Vanderbilt: After struggling to a 2-4 start the Commodores have won four straight, including Saturday’s dramatic 27-26 win at Ole Miss. At 6-4 (4-3 in the SEC) with games remaining against Tennessee and Wake Forest, Vandy has an excellent shot at winning eight games and finishing with a winning conference record for the first time since 1982. I don’t know what it will take to keep James Franklin in Nashville long-term, but Vanderbilt had better figure it out soon.  

State of the Races

With just a few weeks remaining in the season it’s a good time to take stock of the championship races in the eleven FBS conferences. We’ll start with the automatic BCS qualifiers and work our way down from there:


Atlantic: FSU’s last-minute comeback at Virginia Tech last Thursday moved the Seminoles (6-1) to within one game of the Atlantic crown. They can punch their ticket with a win at Maryland this Saturday. Clemson is also 6-1, but their one loss is to Florida State. Still, if the Tigers finish their season with wins over N.C. State and South Carolina they’ll be in the driver’s seat for a BCS at-large berth.

Coastal: With Virginia Tech down and North Carolina on probation, the Coastal is the proverbial hot mess. Miami and Georgia Tech are tied for the division lead at 4-3; the Hurricanes hold the head-to-head tiebreaker over the Yellow Jackets and can clinch with a win at Duke in two weeks. It’s almost hard to believe, but Miami has yet to win an ACC division title since joining the league in 2005. Duke still has a chance; the Blue Devils are 3-3 and finish with games against Georgia Tech and Miami.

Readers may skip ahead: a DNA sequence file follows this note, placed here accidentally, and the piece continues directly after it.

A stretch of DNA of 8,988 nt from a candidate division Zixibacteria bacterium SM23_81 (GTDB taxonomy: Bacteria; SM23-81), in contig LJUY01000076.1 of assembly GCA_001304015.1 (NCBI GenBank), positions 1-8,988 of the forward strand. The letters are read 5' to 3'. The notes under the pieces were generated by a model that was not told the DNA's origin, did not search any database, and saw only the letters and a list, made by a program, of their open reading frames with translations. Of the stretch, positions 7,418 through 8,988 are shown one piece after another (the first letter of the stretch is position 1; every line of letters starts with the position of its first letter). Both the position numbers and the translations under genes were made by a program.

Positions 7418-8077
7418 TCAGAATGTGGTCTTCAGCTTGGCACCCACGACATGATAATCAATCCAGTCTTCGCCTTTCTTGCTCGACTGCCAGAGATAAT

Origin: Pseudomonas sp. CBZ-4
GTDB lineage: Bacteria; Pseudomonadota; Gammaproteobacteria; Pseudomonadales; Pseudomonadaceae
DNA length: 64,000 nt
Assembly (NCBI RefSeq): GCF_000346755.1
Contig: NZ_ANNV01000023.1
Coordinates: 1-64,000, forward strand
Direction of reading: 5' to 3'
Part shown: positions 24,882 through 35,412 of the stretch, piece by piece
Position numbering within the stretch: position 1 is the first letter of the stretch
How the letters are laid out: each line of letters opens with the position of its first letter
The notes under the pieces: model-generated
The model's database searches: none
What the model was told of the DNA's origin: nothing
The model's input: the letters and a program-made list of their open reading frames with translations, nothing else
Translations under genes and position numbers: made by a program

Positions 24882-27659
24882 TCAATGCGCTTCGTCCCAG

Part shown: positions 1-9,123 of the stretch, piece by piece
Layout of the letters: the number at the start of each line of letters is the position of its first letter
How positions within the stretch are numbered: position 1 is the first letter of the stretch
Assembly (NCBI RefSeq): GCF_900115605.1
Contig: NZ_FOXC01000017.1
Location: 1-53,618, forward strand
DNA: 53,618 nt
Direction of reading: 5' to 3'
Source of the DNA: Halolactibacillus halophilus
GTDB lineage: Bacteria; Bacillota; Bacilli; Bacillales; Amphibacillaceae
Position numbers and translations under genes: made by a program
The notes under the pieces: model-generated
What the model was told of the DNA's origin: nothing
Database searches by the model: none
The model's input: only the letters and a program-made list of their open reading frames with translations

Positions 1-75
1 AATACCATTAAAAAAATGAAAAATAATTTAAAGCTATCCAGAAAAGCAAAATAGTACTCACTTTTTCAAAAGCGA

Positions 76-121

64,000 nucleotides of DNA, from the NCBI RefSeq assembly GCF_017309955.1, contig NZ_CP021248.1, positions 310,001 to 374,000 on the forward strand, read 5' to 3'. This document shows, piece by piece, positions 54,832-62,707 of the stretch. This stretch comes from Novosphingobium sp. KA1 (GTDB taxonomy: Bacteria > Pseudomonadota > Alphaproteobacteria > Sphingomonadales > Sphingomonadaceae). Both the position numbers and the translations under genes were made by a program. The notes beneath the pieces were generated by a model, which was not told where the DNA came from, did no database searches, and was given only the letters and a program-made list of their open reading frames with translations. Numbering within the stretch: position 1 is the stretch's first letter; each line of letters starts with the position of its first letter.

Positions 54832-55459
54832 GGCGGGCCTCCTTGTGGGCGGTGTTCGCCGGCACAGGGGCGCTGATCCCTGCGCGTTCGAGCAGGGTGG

Big Ten

Leaders: Thanks to the sanctions imposed on Ohio State and Penn State, this race is already over. Wisconsin clinched the bid to the Big Ten Championship Game last Saturday with its 62-14 thrashing of Indiana.

Legends: Nebraska and Michigan each own 5-1 league records but the Cornhuskers own the head-to-head tiebreaker. Either two wins or a win and a Wolverine loss will send Bo Pelini’s team to Indianapolis and a rematch with Wisconsin. Pity Northwestern; the Wildcats are 3-3 in the Big Ten but led late in all three of those losses, including Saturday’s improbable heartbreaker in Ann Arbor. 


East: Georgia’s 38-0 rout of Auburn Saturday clinched the division for the Dawgs, who finish their season with non-conference tilts against Georgia Southern and Georgia Tech.

West: Despite the loss to Texas A&M on Saturday, Alabama is still in command in the West and need only beat hapless Auburn at home in two weeks to secure its eighth division title.

Pac 12

North: The division will be decided by the showdown between Oregon (7-0) and Stanford (6-1) Saturday in Eugene. The Ducks will clinch with a win; the Cardinal will clinch with a win and a win at UCLA in the season finale (no easy task.)

South: USC’s unexpected slide and UCLA’s unexpected rise have made this one of the more intriguing division races in college football. Like the North the South will be decided this Saturday when Bruins (5-2) and Trojans (5-3) meet in Pasadena.

Big East: Four teams are still in the conference-title race, with Rutgers (4-0) in front and Louisville (4-1), Cincinnati (3-1) and Syracuse (4-2) in arrears. The Knights still have to play both Cincinnati and Louisville in addition to Pitt; Louisville (which has already beaten Cincinnati) hosts Connecticut before finishing at Rutgers; Cincinnati ends with Rutgers, South Florida and Connecticut.